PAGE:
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Last post Author Topic: Destroying your hard drive is the only way to stop this super-advanced malware  (Read 8679 times)

mouser

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Long article on Wired about it:
http://www.wired.com...sa-firmware-hacking/

bit

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Now that it has been discovered, I should think antivirus software could be written to at least detect it in action, followed by some kind of 'fix', possibly involving a redesigning of the HD firmware?
« Last Edit: February 25, 2015, 09:53:05 PM by bit »

tomos

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Now that it has been discovered, I should think antivirus software could be written to at least detect it in action, followed by some kind of 'fix', possibly involving a redesigning of the HD firmware?

well, going by what's already been said...

Quote
Because the OS normally doesn't provide low level access to drive hardware to even an administrative user.

It's not just that -- if the malware tampers with the HARD DRIVE FIRMWARE, it can essentially make the hard drive return fake data, etc.  Even with the lowest level access to the hard drive, the hard drive firmware can hide any changes.  The only way to fix would be to reflash the hard drive firmware -- and it may very well be that the firmware changes make reflashing impossible via software.
There is no defense against this.

Its like a rootkit- that once it gets into your hard drive the only way out is to replace the drive controller with a known-good version and then very carefully salvage data without letting the virus be reactivated.
Tom

MilesAhead

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Quote
Its like a rootkit

Seems like the countermeasure would need to be burned in code.  Like the only way to update your controller code would be to physically change out a chip.  I wonder if the military has some scheme already to get around the problem?

SeraphimLabs

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the task of delivering it to the target to infect the new hard drive without the OS noticing

like... packaging it as a critical update from the drive manufacturer... which we regularly install on customer equipment...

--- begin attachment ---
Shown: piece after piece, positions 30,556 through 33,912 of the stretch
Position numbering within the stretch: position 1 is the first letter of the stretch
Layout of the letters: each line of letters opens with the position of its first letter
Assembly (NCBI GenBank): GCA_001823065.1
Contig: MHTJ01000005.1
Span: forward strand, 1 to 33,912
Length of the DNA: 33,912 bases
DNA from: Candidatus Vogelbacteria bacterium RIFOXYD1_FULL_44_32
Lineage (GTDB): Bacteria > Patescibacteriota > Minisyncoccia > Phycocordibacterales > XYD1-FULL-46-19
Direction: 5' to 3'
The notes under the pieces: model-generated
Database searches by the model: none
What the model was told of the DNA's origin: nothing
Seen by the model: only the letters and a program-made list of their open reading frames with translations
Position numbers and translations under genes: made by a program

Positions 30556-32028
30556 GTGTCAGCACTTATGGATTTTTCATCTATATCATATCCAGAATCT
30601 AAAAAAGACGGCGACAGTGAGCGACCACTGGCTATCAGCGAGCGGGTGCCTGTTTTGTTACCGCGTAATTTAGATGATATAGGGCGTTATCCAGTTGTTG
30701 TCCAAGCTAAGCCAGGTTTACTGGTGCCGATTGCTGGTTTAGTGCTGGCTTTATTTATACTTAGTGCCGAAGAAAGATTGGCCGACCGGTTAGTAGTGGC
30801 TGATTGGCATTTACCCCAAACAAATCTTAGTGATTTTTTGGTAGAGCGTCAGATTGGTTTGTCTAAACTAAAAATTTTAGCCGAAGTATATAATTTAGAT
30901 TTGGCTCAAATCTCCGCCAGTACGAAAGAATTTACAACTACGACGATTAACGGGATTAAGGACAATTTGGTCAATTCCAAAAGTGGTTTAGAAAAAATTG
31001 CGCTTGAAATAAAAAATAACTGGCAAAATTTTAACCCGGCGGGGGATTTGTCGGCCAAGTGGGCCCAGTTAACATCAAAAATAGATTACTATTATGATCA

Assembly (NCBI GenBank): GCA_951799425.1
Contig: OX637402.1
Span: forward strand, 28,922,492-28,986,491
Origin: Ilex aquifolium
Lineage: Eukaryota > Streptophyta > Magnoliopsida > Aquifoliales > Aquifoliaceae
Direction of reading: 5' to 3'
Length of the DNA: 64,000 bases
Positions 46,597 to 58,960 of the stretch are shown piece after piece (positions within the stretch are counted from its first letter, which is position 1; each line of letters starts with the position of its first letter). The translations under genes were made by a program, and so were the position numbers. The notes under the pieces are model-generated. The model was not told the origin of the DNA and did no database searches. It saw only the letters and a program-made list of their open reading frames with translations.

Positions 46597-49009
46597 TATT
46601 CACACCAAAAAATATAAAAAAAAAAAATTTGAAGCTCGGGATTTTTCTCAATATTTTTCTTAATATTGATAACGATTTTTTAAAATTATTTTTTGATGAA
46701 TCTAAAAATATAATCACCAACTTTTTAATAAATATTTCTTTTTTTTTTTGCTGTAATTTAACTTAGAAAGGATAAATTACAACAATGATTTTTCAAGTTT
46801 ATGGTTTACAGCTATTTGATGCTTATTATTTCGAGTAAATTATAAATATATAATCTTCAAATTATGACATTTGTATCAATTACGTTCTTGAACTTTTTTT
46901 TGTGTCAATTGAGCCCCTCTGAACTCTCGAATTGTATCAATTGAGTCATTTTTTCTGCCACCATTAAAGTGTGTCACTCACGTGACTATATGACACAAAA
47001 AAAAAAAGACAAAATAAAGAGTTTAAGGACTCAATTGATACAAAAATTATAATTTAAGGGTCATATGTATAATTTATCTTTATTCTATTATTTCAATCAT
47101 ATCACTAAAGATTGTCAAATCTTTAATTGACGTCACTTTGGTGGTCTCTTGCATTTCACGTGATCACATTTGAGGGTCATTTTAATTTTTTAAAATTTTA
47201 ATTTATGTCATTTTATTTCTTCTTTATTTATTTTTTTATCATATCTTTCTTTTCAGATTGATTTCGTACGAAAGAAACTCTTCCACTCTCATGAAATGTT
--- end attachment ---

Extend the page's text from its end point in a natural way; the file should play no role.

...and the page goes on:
The best defense I've come up with so far is for the vendors to put a jumper on the drive that must be toggled to allow firmware writes.

Unfortunately this scenario defeats that type of defense, because the technician would move the jumper to install what is perceived to be a legitimate update and then unknowingly install the malicious version.

Having such a jumper would be a good first-line defense though to prevent automated deployment. The drive is wired such that with the jumper open the drive acts as hard drives currently do, but cannot install firmware. You would then shut the jumper to install a firmware update- but with the jumper shorted for firmware updates the drive would be prohibited from normal operation.

Once it gets into the drive its too late. You would have to access the drive's firmware without using the standard interface or letting the controller boot up, and compare the contents to a known-good version. If it starts running the infected firmware it could easily jump the gap and infect the known-good media as well, and would definitely attempt to hide itself.

TaoPhoenix

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Quote
Its like a rootkit

Seems like the countermeasure would need to be burned in code.  Like the only way to update your controller code would be to physically change out a chip.  I wonder if the military has some scheme already to get around the problem?


They probably do, but they like to play with a full deck of 52 cards and consumers only maybe the spades.


mouser

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A hardware jumper to enable any firmware flashing seems like a great idea for all devices.

superboyac

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A hardware jumper to enable any firmware flashing seems like a great idea for all devices.

hey!  I like that!

Stoic Joker

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A hardware jumper to enable any firmware flashing seems like a great idea for all devices.

hey!  I like that!

I did too initially, but I don't think it will scale well for data centers that have (SAN) racks full of drives that would then need to be physically touched.

Renegade